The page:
Young population, education, unemployment and politics
Cicek Tahaoglu - 02/04/2010
In 2025, Turkey will become the country with the highest young population in the world. Currently it is the second country with the youngest population, right after Mexico. 20% of them live in Istanbul.
84% of the youngsters of secondary-school age go to school. There are a total of 139 universities throughout Turkey, 94 of which are state-owned and 45 of which are private foundations. There are close to 3 million university students. Only 24% of the youngsters go to university and a total of 350 thousand students graduate from universities each year.
4% of the youngsters are illiterate. 23% are elementary school graduates, 18% are secondary-school graduates, and 55% are graduates of vocational schools, high schools or universities.
The number of Kurdish youngsters receiving secondary or tertiary education is low throughout Turkey. Only 36% of them attend high school, vocational school or university. Moreover, 24% of the Kurds living in villages are illiterate, and 8% learn how to read and write without going to school. This means that 1/3 of the Kurds in villages do not even receive elementary school education.
While the total unemployment rate in Turkey is 11%, the unemployment rate among the young generation goes up to 20%. 75% of women aged between 20-29 years do not make part of the workforce. 85% of the women who live in cities and who do not work state that they don’t work because they are housewives.
18.5% of the unemployed youngsters are university graduates.
According to the constitution, the minimum age required to be elected to parliament is 25; however, this does not encourage young people to participate in politics. The 1980 military coup brought about a depoliticisation process due to which the young people’s political participation level has decreased. Only 3.7% of the youngsters in Turkey are members of a political party. The proportion of youngsters, who are members of an association or other non-political group is only 3 percent.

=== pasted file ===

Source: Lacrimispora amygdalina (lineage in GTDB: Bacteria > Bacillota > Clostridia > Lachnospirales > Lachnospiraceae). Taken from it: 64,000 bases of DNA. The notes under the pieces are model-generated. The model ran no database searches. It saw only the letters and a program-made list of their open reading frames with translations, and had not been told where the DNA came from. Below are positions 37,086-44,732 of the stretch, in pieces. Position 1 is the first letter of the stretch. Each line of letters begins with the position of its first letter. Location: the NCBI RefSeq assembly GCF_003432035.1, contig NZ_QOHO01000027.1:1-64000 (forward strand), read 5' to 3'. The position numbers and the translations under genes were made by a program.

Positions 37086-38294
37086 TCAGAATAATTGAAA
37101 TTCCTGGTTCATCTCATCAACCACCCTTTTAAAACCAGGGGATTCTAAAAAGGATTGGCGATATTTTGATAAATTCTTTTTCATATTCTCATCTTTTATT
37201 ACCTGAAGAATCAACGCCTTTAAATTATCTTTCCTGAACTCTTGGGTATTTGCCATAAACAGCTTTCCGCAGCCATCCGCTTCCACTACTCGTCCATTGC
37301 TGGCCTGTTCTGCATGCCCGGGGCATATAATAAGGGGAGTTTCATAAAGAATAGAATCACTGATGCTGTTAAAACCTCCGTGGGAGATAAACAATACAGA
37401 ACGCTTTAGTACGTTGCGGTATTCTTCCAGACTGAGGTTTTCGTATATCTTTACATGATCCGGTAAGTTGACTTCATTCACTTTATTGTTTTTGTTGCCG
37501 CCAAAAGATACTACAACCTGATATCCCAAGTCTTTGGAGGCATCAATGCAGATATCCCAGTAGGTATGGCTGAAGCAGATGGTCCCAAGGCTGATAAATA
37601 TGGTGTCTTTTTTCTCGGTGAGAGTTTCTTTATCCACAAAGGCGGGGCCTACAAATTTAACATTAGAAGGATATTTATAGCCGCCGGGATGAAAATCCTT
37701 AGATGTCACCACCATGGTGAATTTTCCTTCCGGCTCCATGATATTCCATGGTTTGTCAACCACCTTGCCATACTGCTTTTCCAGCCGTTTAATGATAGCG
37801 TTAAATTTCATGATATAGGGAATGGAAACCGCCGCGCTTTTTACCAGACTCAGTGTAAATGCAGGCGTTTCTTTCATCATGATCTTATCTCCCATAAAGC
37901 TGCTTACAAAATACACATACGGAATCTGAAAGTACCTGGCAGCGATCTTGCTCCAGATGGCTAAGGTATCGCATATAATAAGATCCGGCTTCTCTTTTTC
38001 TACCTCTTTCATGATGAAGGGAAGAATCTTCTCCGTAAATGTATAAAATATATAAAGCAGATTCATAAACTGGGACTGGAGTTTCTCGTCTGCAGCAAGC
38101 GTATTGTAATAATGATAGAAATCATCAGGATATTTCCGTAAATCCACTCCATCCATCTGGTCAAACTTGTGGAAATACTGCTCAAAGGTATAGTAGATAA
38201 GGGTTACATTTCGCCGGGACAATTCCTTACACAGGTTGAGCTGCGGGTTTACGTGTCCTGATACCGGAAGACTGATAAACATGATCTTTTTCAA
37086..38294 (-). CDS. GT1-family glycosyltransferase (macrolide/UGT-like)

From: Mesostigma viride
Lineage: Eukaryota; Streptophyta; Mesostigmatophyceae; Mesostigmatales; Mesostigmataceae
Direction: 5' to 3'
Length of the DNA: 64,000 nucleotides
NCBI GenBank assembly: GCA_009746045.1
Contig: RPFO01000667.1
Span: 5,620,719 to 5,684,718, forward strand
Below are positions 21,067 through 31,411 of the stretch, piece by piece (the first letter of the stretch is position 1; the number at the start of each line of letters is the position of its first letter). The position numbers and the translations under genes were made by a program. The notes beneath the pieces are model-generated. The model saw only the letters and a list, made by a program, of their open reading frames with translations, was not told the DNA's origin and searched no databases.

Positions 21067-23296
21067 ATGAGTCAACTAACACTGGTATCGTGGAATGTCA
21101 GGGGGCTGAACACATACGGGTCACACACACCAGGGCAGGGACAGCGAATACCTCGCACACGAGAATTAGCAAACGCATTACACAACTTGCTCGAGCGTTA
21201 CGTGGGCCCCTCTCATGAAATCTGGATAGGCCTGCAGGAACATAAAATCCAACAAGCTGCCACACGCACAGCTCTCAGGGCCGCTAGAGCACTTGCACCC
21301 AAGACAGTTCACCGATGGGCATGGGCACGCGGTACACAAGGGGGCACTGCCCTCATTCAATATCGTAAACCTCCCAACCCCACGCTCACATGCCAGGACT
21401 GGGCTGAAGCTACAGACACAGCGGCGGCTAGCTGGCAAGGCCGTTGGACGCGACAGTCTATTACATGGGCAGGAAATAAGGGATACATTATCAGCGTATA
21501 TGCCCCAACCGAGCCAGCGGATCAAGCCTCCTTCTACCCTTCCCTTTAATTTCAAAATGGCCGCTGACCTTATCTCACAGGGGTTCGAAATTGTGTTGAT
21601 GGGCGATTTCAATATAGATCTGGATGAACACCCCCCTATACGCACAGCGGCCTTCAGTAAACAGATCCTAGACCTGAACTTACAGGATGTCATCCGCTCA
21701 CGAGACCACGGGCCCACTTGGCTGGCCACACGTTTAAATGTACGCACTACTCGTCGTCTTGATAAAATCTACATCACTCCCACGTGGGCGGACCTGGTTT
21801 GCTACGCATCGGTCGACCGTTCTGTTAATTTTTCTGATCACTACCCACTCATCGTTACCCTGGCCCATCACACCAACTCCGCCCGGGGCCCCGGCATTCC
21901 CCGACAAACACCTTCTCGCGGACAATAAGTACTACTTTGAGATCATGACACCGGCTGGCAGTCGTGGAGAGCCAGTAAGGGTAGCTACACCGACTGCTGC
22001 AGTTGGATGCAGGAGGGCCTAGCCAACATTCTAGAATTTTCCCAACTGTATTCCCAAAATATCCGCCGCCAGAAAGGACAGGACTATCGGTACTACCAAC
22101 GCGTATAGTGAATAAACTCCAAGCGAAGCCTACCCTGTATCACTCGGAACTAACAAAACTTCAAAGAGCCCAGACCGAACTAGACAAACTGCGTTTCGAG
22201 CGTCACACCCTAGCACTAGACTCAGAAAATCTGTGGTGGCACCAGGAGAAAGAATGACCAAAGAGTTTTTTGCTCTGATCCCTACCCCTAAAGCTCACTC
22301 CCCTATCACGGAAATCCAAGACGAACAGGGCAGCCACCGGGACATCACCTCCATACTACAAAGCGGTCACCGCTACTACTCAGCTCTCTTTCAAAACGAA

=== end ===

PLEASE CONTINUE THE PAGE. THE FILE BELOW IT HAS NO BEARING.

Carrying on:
Certain existing regulations prevent youngsters, especially university students from getting involved in politics. The Higher Education Board (YOK) Student Discipline Regulations require that any student, who participates in a political act within the higher education board, should get suspended from university for up to a month.
Moreover, according to these regulations, boycotting, keeping and making copies for distribution of statements, banners, headscarves for political or ideological purposes; and disseminating oral or written ideological propaganda, are among acts that require expulsion from the board.
Of course, in return, youngsters express themselves with new political participation methods through new communication technologies, which they master much better than adults, rather than participating in traditional politics that are monopolized by “adults.”
Even though they all have different social, cultural, economic and political identities, the young people of Turkey have a common desire. And that desire is “to live without clashes and fights, and free, on the land where they were born.”